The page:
KENNEBUNK — Republican Jared Hirshfield and Democrat Dan Sayre are running for Maine House of Representatives District 135 in the Nov. 8 election. The district includes part of Kennebunk. House 135 was formerly known as House District 8 and is an open seat — incumbent Rep. Chris Babbidge cannot run again due to term limits.

We asked candidates to tell us a bit about themselves; prior political experience, if any; their top four or five priorities and why they believe they’re the best person for the job.

Jared Hirshfield Courtesy Photo

• Hirshfield, 25, said if elected, his aims are to lessen the tax burden, lower energy costs, preserve local control of municipal ordinances and protect vulnerable senior citizens.

Hirshfield is a student, and is completing a degree in politics at St. Anselm College in Manchester, New Hampshire. In a July interview upon his decision to seek the office after a former candidate dropped out, he said he commutes to classes from his Kennebunk home a couple of days a week.

Hirshfield is single, and this is his first race for political office. He has been active in the local Republican committee.

He said he has been fascinated by politics since he was 13 years old. “When others were playing sports, I was watching cable TV news,” Hirshfield said in the July interview, adding that these days, he tunes into radio more often than cable news programs.


“Maine is currently ranked as having the third highest tax burden among all 50 states,” said Hirshfield. “New Hampshire is rated as having the fifth lowest tax burden. This disparity puts Maine at a distinct disadvantage in attracting businesses and those wishing to settle and raise their families in Maine.” He said the Maine Legislature must work to reduce taxes to become competitive with neighboring states.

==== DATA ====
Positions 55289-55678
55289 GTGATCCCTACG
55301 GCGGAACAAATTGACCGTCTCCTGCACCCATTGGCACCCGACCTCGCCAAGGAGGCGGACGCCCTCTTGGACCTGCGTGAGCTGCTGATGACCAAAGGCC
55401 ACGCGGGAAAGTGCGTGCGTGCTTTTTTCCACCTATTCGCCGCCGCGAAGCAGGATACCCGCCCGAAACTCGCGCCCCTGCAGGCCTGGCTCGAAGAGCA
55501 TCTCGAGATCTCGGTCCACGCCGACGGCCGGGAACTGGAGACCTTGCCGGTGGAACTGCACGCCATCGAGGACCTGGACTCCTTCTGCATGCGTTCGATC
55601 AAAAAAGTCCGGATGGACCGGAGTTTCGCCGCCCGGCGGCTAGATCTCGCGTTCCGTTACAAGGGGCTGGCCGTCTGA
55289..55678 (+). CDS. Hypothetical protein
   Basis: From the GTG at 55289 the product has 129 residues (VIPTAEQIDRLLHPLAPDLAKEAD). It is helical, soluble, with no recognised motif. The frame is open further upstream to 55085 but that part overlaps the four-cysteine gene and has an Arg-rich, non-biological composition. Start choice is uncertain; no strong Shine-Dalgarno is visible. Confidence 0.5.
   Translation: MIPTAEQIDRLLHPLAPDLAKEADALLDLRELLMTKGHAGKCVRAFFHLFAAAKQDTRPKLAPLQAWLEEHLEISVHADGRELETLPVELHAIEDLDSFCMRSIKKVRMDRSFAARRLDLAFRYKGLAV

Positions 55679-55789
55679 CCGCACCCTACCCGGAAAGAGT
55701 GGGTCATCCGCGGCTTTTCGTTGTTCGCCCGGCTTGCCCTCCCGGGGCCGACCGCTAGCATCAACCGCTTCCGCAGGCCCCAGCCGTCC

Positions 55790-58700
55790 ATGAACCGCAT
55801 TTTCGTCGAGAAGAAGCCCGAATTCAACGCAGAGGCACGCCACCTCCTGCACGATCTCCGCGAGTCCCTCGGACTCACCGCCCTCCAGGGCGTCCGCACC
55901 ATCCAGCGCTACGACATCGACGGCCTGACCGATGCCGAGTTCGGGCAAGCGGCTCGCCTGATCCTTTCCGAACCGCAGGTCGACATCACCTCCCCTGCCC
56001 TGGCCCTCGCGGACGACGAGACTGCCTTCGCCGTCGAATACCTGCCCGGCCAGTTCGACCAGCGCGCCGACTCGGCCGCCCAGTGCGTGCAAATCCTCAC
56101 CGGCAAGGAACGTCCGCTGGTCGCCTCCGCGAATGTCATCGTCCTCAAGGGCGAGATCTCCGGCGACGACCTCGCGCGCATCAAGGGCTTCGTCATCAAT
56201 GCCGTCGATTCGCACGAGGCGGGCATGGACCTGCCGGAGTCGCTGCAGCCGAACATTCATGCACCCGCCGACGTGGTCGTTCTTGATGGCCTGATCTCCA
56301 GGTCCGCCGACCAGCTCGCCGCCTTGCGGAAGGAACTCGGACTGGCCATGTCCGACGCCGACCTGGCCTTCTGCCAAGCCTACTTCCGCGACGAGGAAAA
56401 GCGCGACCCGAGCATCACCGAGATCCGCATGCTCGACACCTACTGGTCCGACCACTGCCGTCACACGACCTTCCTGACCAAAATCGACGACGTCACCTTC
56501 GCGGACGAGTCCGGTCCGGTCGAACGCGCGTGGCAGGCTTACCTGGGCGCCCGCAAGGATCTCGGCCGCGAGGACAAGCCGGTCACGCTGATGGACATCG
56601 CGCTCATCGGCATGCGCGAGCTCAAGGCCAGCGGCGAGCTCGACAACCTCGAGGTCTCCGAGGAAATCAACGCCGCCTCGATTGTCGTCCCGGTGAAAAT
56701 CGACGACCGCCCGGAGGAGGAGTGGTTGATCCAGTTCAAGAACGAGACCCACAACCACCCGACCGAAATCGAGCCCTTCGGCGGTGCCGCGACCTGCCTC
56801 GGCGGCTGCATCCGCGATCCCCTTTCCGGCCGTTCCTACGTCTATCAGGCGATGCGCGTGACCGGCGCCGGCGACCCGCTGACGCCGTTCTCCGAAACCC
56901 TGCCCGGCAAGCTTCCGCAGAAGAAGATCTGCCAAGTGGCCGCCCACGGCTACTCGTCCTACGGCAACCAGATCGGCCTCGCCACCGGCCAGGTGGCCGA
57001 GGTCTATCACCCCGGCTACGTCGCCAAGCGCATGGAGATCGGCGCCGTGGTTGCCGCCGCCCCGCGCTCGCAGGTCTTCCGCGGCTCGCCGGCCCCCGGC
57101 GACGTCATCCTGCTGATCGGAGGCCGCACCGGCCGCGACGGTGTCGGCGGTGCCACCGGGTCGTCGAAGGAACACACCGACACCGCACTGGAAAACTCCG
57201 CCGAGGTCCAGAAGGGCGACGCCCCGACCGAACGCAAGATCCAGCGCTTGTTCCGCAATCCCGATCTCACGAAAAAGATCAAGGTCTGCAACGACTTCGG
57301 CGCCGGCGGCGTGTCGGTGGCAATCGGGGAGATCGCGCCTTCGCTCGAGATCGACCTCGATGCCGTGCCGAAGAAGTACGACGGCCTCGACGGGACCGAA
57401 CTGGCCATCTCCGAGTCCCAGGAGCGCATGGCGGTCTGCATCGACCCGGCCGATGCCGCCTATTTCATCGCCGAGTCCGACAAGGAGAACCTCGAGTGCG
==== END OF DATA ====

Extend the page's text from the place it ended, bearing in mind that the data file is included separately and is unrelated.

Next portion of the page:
He said Maine is in the midst of an energy crisis and he would seek to lower energy costs.

“With winter coming, many Maine residents are beginning to worry about how to heat their homes,” Hirshfield said. “The energy crises won’t be solved through one or two sources of energy alone. We must implement policies that support the most efficient, economical, reliable, and sustainable sources of energy.”

He said the housing crisis in Maine “won’t be solved by stripping municipalities of their ability to control their zoning ordinances, including ordinances related to multi-family housing and parking. Municipalities are best equipped to understand the diverse needs and goals of their communities and to craft ordinances in the interests of their residents.”

Hirshfield said Maine must prioritize funding for nursing homes and long-term care facilities and attract sufficient qualified staff to care for Maine’s senior citizens.

As to why he believes he is the best person to represent residents of House District 135, Hirshfield said: “If there are to be increased opportunities in Kennebunk for young people like me to live, work, raise a family, and be secure and safe in our later years, we must play a role in developing and advocating policies that are in the best interests of every generation,” Hirshfield said. “My future depends on making the future of Kennebunk better for all.”